“A couple of the other fighters [Ward has] fought recently stopped fighting halfway through the fight when they realized they weren’t going to win,” McCracken said. “They went into survival mode.”
That’s because Ward is a punishing puncher who never takes the foot off the accelerator. When the bell sounds, Ward is intent on doling out punishment. Whether it’s from a distance, with his underrated right cross, or on the inside, where he excels at breaking down an opponent to the body, Ward is the kind of fighter who later makes guys regret they’ve walked into the ring with him.
Ward opponents begin looking for the exit sign midway through the fight. He took Kessler’s will at that stage of their bout. Kessler had been one of the pre-tournament favorites and seemed almost condescending toward Ward before the bout, but as Ward put a brutal beatdown on him in their opening round match on Nov. 21, 2009, Kessler began looking for an escape hatch.
“Before Andre was a boxer he was a fighter, [and] he would fight his way to victory,” trainer Virgil Hunter said. “If you’re going to win a gold medal in the Olympics, you’re going to have to adapt to the amateur point system and learn to win that way. So he’s had to adapt through training and repetition. But the fighting never left him. And I think that is one thing that surprises people about his fighting ability.
“Carl has said Andre hasn’t fought in any exciting fights. Well, it takes two to make an exciting fight and when one guy is dominating, it’s not going to be exciting. When you’ve got two guys busting each other up beside the head, yes, from the fans’ perspective and the media’s perspective, that’s exciting. His fighting ability has always been there and the power of that fighting ability is that he knows when to use that strength against you and he knows when to use his opponents’ strength against him. That’s what makes up Andre Ward.”
Ward said he wants to make a statement and said he hoped the fight would be dubbed “No Excuses.” The bigger the fight, he said, the better he likes it.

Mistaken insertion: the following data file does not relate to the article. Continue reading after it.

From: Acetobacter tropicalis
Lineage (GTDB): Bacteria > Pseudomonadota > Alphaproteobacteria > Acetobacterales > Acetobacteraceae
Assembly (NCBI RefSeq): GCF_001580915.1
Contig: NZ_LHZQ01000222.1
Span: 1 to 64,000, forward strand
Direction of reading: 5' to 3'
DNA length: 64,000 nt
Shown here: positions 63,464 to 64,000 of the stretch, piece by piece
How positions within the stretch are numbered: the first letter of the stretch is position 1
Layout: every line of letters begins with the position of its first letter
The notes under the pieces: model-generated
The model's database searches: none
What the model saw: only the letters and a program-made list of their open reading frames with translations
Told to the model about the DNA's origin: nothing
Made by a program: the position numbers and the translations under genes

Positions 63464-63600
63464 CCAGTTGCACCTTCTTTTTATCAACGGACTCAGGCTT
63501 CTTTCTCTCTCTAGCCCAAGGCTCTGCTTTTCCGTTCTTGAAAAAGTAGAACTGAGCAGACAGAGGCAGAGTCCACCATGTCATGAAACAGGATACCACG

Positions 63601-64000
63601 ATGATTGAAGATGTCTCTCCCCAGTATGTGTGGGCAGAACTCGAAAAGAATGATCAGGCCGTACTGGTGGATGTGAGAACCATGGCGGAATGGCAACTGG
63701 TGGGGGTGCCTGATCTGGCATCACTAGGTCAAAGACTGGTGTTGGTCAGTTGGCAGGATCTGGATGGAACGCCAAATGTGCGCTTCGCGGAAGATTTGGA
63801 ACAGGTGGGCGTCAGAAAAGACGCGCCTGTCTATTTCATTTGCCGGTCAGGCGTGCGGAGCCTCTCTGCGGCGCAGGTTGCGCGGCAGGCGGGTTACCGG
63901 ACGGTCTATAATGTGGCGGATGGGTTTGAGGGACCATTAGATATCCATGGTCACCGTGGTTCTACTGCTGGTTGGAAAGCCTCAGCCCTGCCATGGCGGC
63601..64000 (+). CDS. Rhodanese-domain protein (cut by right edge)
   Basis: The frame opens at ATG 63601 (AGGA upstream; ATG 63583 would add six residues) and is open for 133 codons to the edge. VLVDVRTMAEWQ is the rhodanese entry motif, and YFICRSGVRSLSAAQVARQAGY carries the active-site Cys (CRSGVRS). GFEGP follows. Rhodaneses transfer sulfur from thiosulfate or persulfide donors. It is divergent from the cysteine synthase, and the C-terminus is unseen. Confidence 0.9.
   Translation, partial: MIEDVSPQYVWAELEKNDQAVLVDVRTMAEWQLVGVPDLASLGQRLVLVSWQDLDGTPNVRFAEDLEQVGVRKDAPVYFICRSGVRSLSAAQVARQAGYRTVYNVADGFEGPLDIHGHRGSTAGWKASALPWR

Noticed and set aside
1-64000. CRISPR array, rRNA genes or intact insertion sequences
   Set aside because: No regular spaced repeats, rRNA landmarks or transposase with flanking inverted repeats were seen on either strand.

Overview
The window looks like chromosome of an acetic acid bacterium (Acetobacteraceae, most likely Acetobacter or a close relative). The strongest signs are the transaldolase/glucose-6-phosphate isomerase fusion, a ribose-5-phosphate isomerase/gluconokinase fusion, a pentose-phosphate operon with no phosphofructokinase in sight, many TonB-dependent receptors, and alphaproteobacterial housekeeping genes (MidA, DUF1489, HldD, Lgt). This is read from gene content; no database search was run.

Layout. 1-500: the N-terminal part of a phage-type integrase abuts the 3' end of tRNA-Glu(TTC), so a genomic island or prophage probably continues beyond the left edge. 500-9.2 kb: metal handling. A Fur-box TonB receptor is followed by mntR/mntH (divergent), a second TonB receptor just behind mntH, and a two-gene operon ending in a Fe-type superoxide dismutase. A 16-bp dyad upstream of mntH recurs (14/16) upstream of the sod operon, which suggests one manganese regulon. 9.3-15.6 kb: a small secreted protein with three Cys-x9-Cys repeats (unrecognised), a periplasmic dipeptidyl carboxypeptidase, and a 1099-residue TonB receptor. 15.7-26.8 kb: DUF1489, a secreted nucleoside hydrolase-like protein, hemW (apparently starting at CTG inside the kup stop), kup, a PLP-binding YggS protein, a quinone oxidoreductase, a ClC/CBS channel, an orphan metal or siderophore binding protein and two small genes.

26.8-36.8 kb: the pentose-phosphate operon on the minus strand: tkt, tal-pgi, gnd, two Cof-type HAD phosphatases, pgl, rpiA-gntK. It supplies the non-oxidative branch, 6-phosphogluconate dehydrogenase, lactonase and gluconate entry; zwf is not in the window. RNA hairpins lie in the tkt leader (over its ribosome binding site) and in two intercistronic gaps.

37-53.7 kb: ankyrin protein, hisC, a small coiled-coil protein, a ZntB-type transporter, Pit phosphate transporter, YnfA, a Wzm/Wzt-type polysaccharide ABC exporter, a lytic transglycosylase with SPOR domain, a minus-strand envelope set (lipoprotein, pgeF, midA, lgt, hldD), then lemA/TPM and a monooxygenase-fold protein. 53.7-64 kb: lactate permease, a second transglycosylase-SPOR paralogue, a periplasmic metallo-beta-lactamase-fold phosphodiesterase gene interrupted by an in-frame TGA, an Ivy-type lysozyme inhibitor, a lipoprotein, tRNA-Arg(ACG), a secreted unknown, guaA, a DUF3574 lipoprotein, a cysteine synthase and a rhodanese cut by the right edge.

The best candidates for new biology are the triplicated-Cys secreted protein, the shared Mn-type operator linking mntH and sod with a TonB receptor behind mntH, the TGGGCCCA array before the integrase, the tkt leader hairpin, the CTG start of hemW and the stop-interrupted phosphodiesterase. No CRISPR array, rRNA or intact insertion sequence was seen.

And he knows that Froch presents him with one of the greatest challenges of his career. While many see it as Froch’s strength versus Ward’s boxing skill, Ward doesn’t see it that way.
“For some reason, there seems to be questions from Froch’s camp and the media about toughness, physicality, things like that,” Ward said. “There’s a sense that I’m looking to squeak by in this fight. You don’t squeak by in fights at this level. You take them and that’s what I plan to do. I’m the way that I always am. I’m always like this: Firm. It is a few days away from a big fight.
“But again, just like my fighting style, people will throw things out there, like I’m a nice guy, which I am, or, ‘He’s a family guy,’ which I am. And people will get caught up in what they read in the press rather than looking at me for who I am. I’m a warrior. But people only give you the warrior tag if you get cut every other fight or you’re in a Fight of the Year candidate every other fight. But I’m a warrior and I’m coming to win something and take something.”
The reason he hasn’t been in those kinds of fights has been that his opponents haven’t been able to take what he’s dished out, as even Froch’s trainer has conceded.
The question hanging over this fight is whether Froch can do so.
Froch is very good, and as tough as they come. He’s on a significant roll against quality opposition.
But he’s never met a guy like Andre Ward, though.
Things are different when you fight Ward. Froch will find that out sometime in the waning hours of Saturday night.
Expect Ward to win the Super Six World Boxing Classic on Saturday, as well as a lot more to come after it.
Other popular stories on Yahoo! Sports:
• Top 10 NFL difference-makers down the stretch
• Chris Paul will bring pro wrestling icon Ric Flair’s war cry to L.A.
• A new deal with Showtime means changes for Strikeforce in 2012